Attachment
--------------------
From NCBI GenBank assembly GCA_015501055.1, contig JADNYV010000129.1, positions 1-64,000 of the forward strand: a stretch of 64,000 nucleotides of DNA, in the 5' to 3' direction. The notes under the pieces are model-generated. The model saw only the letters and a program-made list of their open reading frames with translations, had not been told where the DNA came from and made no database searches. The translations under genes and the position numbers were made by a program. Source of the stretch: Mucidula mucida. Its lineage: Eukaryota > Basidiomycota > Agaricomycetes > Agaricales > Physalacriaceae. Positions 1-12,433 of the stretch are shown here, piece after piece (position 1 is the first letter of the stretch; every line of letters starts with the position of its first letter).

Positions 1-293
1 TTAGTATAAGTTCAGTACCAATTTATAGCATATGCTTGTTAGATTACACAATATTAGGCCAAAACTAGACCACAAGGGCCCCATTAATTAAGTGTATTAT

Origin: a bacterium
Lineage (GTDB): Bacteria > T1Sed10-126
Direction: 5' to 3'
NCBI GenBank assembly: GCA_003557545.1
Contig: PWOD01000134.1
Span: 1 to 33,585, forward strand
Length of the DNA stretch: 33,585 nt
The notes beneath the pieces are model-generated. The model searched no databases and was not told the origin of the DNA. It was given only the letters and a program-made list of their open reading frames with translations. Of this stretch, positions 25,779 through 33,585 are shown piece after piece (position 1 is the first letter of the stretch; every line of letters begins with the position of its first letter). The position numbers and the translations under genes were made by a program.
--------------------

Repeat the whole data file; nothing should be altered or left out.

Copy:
From NCBI GenBank assembly GCA_015501055.1, contig JADNYV010000129.1, positions 1-64,000 of the forward strand: a stretch of 64,000 nucleotides of DNA, in the 5' to 3' direction. The notes under the pieces are model-generated. The model saw only the letters and a program-made list of their open reading frames with translations, had not been told where the DNA came from and made no database searches. The translations under genes and the position numbers were made by a program. Source of the stretch: Mucidula mucida. Its lineage: Eukaryota > Basidiomycota > Agaricomycetes > Agaricales > Physalacriaceae. Positions 1-12,433 of the stretch are shown here, piece after piece (position 1 is the first letter of the stretch; every line of letters starts with the position of its first letter).

Positions 1-293
1 TTAGTATAAGTTCAGTACCAATTTATAGCATATGCTTGTTAGATTACACAATATTAGGCCAAAACTAGACCACAAGGGCCCCATTAATTAAGTGTATTAT

Origin: a bacterium
Lineage (GTDB): Bacteria > T1Sed10-126
Direction: 5' to 3'
NCBI GenBank assembly: GCA_003557545.1
Contig: PWOD01000134.1
Span: 1 to 33,585, forward strand
Length of the DNA stretch: 33,585 nt
The notes beneath the pieces are model-generated. The model searched no databases and was not told the origin of the DNA. It was given only the letters and a program-made list of their open reading frames with translations. Of this stretch, positions 25,779 through 33,585 are shown piece after piece (position 1 is the first letter of the stretch; every line of letters begins with the position of its first letter). The position numbers and the translations under genes were made by a program.